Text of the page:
In Hackney, in contrast to the route-based approach, the most innovative recent work has been the creation of a Bikeability map which assesses all of the borough's streets, regarding them as a network. Incrementally improving this network, particularly where there are historic clusters of collisions, will provide the best value for limited cycle and road safety funding. Sometimes improvements may be made opportunistically.
|Hackney's 'Bikeability map'. The green on minor roads represents a lower 'Bikeability skill level' than the grey-brown on (e.g) the A10 running straight N-S down the west side of the borough.|
Hackney Council has to be congratulated for getting so much value from the Cycle Superhighway processwill be regarded with some very raised eyebrows in the borough and beyond.
Of course I'd not dispute that streets should be regarded as a network, and, ultimately, almost the whole network needs its quality raised for cycling, but the points that are missing from Stops' analysis are 'utility' and 'standards'. Some routes are of far more utility and importance to cyclists than others, and it is here that investment at this early stage in developing a cycle network must be concentrated, to develop what I'd describe as the 'backbone network' of obviously attractive and useful routes that is needed to pull people in to cycling. Generally, but not always, these routes will be on the main roads, where, to achieve acceptable standards of actual and subjective safety, cyclists need segregation.
Stops wishes to focus on the wider network, and implicitly, to focus on small roads, because he seems to have a horror of the idea of subdividing the space on larger roads using kerbs, which he considers to be 'pesky' things that will disadvantage pedestrians, bus passengers, or others. But the 'Bikeability map' approach that Stops praises is fundamentally discriminatory and opposed to inclusive cycling, because it accepts a general and permanent compromise between efficiency and safety that is inimical to creating to a quality cycle network with uniform provision. What this 'Bikeability' thing, in this context, is really about is classifying cyclists, not roads. The very concept of 'Bikeability' in play here is a motor-oriented one, confusing 'cycling skill' with 'willingness to cycle with motor traffic'. Brave 'skilled' cyclists (normally young men) will continue to push their way down the A10, with its bad crash rate, because it is the most efficient, useful route for them. The slow and less assertive will, if they try to cycle at all, which most of them will not, be consigned to an indirect, low-priority, hidden 'superquietway' that will not be easy to use and will not get them to the places they need to go. This is not a good approach if your aim is mass cycling. But I sense this may not be Stops', or Hackney Council's, real aim.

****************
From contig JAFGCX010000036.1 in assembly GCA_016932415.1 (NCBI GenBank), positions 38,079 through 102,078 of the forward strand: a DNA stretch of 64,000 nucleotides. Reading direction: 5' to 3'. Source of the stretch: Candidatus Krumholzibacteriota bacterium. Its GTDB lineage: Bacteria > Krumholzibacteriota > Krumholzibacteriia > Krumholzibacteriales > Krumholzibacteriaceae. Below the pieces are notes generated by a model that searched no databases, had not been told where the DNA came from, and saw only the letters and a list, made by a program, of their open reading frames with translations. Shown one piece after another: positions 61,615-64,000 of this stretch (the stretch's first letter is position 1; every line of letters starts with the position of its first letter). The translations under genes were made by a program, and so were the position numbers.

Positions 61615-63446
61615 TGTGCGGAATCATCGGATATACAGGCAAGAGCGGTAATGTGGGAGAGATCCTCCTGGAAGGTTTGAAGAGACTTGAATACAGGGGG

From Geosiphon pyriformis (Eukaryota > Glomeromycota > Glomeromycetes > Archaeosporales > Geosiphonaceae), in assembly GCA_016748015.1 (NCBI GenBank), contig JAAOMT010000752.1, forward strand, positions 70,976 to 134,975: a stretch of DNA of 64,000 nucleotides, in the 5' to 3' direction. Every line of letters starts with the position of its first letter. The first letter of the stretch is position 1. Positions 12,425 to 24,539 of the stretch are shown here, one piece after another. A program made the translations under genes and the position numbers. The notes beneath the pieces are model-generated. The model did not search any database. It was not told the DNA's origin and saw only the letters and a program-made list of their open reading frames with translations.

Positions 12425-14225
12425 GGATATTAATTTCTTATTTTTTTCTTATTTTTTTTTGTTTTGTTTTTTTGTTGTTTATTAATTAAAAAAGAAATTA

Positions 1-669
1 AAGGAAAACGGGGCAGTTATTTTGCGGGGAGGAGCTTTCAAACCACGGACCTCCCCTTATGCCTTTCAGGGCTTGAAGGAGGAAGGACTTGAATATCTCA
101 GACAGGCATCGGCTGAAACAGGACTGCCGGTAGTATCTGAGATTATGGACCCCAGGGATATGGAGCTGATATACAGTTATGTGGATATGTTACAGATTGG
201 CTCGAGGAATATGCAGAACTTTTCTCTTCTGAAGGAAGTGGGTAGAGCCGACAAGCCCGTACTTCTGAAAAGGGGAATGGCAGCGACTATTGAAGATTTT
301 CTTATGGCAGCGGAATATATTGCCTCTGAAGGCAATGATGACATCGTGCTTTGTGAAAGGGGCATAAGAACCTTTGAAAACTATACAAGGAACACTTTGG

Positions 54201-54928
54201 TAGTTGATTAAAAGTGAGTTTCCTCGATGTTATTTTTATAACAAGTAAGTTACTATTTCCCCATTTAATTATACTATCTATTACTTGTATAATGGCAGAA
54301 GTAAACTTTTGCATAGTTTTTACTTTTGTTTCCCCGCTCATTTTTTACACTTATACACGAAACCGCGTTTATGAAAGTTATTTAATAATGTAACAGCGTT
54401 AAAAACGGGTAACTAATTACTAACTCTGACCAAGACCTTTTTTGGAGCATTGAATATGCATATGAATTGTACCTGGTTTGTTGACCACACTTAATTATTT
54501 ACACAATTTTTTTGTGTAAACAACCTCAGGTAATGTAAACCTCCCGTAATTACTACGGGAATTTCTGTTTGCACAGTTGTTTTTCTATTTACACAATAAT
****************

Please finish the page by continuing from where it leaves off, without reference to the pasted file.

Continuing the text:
Stops goes to a bizarre extreme in inventing arguments against segregated cycle tracks, for example when he commented on Twitter on the forthcoming East-West Superhighway:
How will an 8 year old get through a more congested Parliament Square as a non CSH route user?...as if there are eight year-old cyclists using Parliament Square now who could possibly could be inconvenienced (rather than enabled) by the cycle track! (Even if you accept the wrong contention that the cycle track will cause congestion, I challenge Stops or anyone to stand at Parliament Square for a day, or a year, counting eight year-olds on bikes. There will be more flying pigs seen, except, of course, when road are closed for events like the RideLondon.)
Stops likes to claim that Hackney is London's best borough for cycling. I'm sorry, but the truth is that cycling in Hackney is, by and large, crap. I've often cycled in Hackney, and I cycled through Hackney the other day. There is no provision on main roads, which are choked with buses and other heavy vehicles, and the minor road routes are slow, deprioritised, badly-maintained and uncomfortable. You are bumping over severe traffic-calming all the time, and badly-maintained surfaces, taking long ways round, trying to follow neglected or non-existent signage in obscure places, you are constantly having to give way to main roads, or even slightly more important roads, and where you meet a main road to negotiate a straight across or dog-leg junction you have no help and no protection. Hackney can't even can't keep these poor backstreet routes open. The famous one running east-west from Canonbury to London Fields is currently blocked by major digging where the railway goes over in Middleton road, and cyclists just have to use the pavement.